The Senate Finance Committee voted yesterday to cut more than $17 billion from the basic federal health and welfare programs over the next three years, including the largest cuts ever made in the Medicare program for the aged and disabled.

The cuts were the first to be voted in specific programs by any committee under the broad budget resolution that Congress adopted earlier this week.

The $13.6 billion in Medicare cuts would alter significantly the way the government reimburses hospitals, and to a lesser extent doctors, under that program. If enacted, the new system in effect would be a form of partial price controls in health care, with maximum payments for various services and limits on how much such payments could rise from year to year. Patients also would have to pay more for their care.

Chairman Robert J. Dole (R-Kan.) used proxies from absent Republican senators to override occasional dispirited objections from a handful of Democrats and move the cuts through the committee. These cuts do not necessarily mean that spending on Medicare and the other affected programs will be less next year than this, just that they will be less than they otherwise would be. The budget resolution also calls on the Finance Committee to vote about $21 billion in tax increases for this year; Dole said he hopes to vote on them next week and complete the work by next Thursday.

In addition to the cuts in Medicare, the committee voted $1.6 billion in cuts over the next three years in Medicaid for the poor and $2 billion in cuts in welfare programs.

There are already limits on the basic daily rate the government will pay hospitals for room and board under Medicare.

The new bill would apply similar limits to so-called ancillary services such as X-rays, blood tests and use of operating rooms. It would also limit year-to-year increases in total payments per day for Medicare patients in each hopsital to 10 percent, in a provision reminiscent of the cost controls President Carter repeatedly proposed and failed to move through Congress. Eventually this provision would be replaced by a system of prospective reimbursement, fixed payments for designated services rather than payment of all or most costs incurred.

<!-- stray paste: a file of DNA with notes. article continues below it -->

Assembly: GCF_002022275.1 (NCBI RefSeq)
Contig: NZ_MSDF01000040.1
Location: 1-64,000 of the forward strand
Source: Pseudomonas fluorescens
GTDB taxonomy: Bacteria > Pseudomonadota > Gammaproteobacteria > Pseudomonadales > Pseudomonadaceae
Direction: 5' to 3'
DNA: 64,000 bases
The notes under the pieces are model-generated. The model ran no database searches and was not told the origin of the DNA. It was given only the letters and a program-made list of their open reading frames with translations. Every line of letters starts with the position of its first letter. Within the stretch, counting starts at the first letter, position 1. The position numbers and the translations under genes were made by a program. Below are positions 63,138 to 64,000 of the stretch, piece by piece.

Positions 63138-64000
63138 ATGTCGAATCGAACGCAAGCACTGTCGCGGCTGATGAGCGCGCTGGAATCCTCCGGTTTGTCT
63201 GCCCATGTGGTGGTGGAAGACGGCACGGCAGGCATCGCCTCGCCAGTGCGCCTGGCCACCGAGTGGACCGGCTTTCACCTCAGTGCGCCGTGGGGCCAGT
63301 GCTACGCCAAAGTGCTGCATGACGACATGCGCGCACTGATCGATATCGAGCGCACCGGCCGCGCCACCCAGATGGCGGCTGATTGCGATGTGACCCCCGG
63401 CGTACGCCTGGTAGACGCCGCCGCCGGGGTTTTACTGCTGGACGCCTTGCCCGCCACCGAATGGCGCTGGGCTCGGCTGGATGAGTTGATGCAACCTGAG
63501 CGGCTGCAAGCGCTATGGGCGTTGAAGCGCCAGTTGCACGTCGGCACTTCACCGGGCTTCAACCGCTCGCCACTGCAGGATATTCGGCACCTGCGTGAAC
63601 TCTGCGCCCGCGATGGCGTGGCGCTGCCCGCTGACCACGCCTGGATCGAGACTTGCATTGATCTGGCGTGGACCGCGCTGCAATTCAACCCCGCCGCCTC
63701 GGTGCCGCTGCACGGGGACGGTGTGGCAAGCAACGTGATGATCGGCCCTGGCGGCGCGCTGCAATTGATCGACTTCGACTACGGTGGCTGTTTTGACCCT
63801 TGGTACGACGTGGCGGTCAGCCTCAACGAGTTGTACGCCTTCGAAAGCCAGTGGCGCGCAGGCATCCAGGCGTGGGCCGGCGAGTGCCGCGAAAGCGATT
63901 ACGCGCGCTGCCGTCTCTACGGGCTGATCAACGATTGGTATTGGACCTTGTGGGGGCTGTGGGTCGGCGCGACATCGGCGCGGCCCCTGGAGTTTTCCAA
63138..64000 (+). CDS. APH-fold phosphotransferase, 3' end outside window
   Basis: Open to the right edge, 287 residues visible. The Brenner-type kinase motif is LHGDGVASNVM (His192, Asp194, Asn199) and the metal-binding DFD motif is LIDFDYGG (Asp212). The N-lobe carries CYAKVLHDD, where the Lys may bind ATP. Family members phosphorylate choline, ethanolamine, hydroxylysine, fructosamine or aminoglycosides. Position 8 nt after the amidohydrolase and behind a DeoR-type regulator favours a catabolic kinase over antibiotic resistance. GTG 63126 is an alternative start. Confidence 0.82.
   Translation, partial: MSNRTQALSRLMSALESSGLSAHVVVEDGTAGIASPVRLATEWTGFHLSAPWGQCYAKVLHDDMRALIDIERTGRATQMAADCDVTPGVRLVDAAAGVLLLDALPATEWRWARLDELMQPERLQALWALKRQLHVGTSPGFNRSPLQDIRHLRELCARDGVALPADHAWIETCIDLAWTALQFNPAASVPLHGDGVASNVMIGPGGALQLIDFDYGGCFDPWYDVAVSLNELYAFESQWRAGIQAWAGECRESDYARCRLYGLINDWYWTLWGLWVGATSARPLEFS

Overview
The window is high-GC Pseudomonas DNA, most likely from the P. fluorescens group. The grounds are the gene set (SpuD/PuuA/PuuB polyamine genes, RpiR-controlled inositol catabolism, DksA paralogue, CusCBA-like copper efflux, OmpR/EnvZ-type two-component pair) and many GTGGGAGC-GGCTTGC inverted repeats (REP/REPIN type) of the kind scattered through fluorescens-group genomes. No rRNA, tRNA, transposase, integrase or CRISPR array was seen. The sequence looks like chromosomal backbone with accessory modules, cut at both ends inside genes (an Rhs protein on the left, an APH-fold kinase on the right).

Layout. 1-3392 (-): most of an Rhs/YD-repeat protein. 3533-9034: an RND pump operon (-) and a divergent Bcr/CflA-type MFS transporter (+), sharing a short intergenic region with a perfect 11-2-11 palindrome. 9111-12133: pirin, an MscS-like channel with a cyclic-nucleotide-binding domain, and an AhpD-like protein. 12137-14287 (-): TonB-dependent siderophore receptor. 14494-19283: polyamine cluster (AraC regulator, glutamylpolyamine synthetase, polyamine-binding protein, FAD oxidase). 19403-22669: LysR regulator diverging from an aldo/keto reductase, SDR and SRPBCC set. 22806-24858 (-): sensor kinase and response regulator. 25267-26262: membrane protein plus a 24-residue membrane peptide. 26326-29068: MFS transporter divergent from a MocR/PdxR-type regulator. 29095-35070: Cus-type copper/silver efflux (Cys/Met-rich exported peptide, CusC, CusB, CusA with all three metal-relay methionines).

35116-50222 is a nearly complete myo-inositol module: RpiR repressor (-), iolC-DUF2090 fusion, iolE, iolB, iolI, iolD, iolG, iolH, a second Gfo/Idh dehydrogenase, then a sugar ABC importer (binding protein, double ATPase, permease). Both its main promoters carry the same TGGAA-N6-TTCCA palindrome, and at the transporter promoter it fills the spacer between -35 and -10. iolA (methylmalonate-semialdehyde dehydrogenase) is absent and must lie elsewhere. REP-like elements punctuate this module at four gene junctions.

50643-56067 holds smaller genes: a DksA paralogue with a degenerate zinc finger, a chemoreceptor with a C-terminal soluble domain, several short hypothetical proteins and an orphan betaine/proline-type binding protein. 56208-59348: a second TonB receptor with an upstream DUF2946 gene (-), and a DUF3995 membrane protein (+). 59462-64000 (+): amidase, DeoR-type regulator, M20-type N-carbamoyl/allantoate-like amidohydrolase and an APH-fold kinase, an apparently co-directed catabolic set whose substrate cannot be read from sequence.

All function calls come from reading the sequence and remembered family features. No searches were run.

The amounts Medicare patients would have to pay for their care before Medicare kicks in would also rise each year, by the same percentage the consumer price index rises. Under this provision this so-called deductible, which is now $75, would go up to $80 in 1983 and keep rising thereafter. Over the next three years this would mean an estimated $370 million in extra payments for Medicare patients.

The monthly premium charged Medicare recipients for the doctor-bill part of the program would also go up each year, from the current $11 a month to an estimated $15.50 by 1985 or about $1.20 more than under existing law. This provision would cost insured people an estimated $850 million over the next three years. A similar provision in the Medicaid program would allow the states to charge patients "nominal" co-payments on all services except some for pregnant women and children; this provision would permit charges of about 50 cents to $3 per visit to a doctor and would raise an estimated $150 million over three years.

Several Democratic efforts to block some of the increases in out-of-pocket patient costs were defeated, on votes ranging from 12 to 5 to 15 to 4. The committee then approved the Medicare and Medicaid cuts by 13 to 6 with Democrats Bill Bradley (N.J.), Max Baucus (Mont.), Daniel Patrick Moynihan (N.Y.), George J. Mitchell (Maine.), Lloyd Bentsen (Tex.) and Republican John H. Chafee (R.I.) voting against. Senior committee Democrat Russell B. Long (La.), Harry F. Byrd Jr. (Ind.-Va.) and David L. Boren (D-Okla.) joined with the Republicans in voting for the cuts.

The welfare cuts were approved 14 to 3 with only Bradley, Moynihan and Mitchell voting against. Dole pointed out that presidential requests for a compulsory national "workfare" program for welfare recipients and for cuts in child adoption, foster care and social service grants to the states were not included. Even so, the committee cuts would save over $1 billion more from fiscal years 1983 to 1985 than required by the budget resolution.